As you'll have seen (if you're paying attention at the back there), I was on out on the road yesterday morning. And as well as seeing Angie tootling by, I got stuck for a while behind a Waitrose lorry. And there was something that caught my eye. Something that wasn't quite right.
Can you see what it is?
Well I'll tell you: whoever had applied the vehicle graphics had managed to get the s in the logo upside down. And more to the point, it was bugging me. And it bugs me still.
You see, only a typographer would know that there was anything wrong. The rest of you don't know how lucky you are.
And if you don't believe me, this is how it should be:
After my silent wiz around the streets of London on Saturday I wandered along the riverside for a peek at the Design Museum. Now first of all I have a confession to make, which shocks me just as much as it will probably shock you: this was my first ever visit to the Design Museum. It's not that I've been trying to avoid it - it's just that it's in a part of London that's a bit off the beaten track for me. And that's been a big mistake on my part, really. Still, things will be a little easier in that respect once it moves to its new home up west.
I'd specifically wanted to catch the Wim Crouwel exhibition before it closed - so I managed to do that by the skin of my teeth. And I'll give you a rundown on that another day. Meantime I'm going to tell you about another little display in the foyer there: the work of some of the high achievers in the International Society of Typographic Designer's Student Assessment Scheme. It's easy to overlook, but well worth stopping for. But this is a tale of why it sometimes doesn't help to be a graphic designer: because when we look at anything related to typography we never simply take things at face value. And such is the case with this excellently-presented proposal from Jun Kwon: a wayfinding system for cyclists in central London.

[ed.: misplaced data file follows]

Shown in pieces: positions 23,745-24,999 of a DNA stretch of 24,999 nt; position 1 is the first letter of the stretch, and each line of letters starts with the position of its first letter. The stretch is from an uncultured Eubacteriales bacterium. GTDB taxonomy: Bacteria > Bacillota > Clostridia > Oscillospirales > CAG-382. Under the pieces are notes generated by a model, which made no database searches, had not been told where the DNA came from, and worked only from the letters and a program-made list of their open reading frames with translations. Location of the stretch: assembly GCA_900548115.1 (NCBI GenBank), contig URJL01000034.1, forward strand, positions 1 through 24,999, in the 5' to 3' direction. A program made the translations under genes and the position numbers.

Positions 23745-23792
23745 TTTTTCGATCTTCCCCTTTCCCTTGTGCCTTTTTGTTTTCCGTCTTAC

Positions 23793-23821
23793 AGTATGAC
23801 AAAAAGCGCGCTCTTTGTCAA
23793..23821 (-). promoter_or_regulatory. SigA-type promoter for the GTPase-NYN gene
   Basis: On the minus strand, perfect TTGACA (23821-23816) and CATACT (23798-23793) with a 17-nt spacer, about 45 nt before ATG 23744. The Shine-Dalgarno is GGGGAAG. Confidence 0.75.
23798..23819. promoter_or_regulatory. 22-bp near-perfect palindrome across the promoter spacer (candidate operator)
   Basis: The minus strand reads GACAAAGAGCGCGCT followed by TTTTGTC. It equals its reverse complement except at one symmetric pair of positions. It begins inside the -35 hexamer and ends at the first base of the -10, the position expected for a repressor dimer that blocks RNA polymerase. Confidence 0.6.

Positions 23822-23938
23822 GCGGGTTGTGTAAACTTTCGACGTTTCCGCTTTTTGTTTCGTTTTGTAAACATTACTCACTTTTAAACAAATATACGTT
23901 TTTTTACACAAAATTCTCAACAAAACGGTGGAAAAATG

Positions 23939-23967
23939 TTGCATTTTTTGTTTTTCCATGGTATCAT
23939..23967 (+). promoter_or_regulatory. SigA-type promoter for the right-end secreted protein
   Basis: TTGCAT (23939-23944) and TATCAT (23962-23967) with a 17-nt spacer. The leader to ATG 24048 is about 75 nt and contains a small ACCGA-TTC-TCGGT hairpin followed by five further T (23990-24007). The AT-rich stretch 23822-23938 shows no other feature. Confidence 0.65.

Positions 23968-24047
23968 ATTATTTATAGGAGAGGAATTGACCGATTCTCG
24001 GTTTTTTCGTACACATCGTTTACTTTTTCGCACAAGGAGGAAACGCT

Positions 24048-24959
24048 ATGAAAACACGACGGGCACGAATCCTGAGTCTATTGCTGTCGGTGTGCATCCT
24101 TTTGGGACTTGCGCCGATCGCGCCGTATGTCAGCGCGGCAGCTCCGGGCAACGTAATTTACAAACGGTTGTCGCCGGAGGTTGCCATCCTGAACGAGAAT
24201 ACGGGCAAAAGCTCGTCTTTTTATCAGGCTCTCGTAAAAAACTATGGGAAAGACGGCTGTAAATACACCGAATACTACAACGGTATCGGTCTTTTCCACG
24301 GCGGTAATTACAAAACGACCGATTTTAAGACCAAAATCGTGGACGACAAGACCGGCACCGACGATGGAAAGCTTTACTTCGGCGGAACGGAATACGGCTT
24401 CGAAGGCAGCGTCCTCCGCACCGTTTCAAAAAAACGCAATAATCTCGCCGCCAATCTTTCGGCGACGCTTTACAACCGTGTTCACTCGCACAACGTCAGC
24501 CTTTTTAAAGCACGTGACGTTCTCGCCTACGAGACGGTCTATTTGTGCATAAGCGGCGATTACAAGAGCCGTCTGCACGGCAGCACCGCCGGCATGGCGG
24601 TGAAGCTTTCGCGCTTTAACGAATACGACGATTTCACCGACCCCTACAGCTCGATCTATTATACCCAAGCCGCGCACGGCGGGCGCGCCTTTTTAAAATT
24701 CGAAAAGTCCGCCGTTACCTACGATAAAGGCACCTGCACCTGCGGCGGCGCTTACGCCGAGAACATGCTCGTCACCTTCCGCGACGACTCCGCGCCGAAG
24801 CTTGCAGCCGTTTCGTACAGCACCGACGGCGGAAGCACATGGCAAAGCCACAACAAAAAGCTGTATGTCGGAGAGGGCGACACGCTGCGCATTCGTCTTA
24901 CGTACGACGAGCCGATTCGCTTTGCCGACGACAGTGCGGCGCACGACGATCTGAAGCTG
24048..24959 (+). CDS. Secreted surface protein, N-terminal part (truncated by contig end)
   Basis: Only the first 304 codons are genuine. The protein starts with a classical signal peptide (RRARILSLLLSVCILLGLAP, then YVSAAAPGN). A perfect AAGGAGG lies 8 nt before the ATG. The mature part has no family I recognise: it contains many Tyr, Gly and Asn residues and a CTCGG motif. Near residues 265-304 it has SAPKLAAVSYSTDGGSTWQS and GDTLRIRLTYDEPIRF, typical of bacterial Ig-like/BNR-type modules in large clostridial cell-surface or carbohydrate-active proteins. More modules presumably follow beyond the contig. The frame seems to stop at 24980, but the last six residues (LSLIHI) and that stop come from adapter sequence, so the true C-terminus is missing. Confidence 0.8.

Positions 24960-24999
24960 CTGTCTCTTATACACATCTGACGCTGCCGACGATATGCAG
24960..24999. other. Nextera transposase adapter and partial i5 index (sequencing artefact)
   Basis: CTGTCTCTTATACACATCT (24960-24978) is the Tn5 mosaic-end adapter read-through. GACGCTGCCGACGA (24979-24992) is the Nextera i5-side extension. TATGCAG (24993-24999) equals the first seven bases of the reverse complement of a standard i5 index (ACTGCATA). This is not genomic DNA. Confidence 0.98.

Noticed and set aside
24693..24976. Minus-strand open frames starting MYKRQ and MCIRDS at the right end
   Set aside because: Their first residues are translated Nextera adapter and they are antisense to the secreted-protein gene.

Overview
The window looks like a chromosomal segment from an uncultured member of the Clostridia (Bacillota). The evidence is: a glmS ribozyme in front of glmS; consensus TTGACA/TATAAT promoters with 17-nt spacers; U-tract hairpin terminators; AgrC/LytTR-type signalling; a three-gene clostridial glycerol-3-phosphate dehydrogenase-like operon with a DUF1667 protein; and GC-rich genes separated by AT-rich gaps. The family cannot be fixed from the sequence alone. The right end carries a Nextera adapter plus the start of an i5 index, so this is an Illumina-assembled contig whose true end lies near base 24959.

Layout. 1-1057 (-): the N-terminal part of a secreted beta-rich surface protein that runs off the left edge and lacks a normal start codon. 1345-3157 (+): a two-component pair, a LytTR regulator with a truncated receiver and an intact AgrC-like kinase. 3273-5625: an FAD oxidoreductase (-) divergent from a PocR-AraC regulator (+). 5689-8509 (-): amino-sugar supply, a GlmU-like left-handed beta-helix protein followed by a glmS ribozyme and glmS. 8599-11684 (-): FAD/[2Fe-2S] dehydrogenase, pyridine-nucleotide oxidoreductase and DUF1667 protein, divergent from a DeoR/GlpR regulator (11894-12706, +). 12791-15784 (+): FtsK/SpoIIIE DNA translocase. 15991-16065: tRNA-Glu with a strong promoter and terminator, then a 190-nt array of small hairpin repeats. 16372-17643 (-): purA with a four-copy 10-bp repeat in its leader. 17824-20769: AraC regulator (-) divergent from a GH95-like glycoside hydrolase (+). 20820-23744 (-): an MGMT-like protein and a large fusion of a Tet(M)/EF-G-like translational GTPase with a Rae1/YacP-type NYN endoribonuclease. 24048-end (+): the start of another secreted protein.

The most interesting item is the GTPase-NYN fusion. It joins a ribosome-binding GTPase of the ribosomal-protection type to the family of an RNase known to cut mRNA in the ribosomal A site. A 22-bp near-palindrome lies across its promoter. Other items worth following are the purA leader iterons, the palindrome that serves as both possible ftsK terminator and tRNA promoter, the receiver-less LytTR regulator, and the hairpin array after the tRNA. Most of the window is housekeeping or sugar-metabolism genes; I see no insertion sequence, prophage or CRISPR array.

Because I looked at this and all I can think is that there isn't a road junction in London where you would carry straight on in a northerly direction to get to Holborn, turn left to get to Picadilly Circus, and take a north easterly turn to reach Covent Garden. Or are you going to prove me wrong?
You see, that's just one of the drawbacks over being a designer: thinking too much about what you see in front of you.
Yesterday I bid bon voyage to family who were embarking upon the next leg of their journey around the globe. And as the mighty ship shed its moorings and slid slowly off into the night my mind turned once again to typography.
And I couldn't help thinking "oh, I'm not sure that upper and lower case Gill Sans is quite the right choice for a vessel that size" and "with all the money it cost to build that thing, you'd have thought they could have paid a little more attention to the kerning".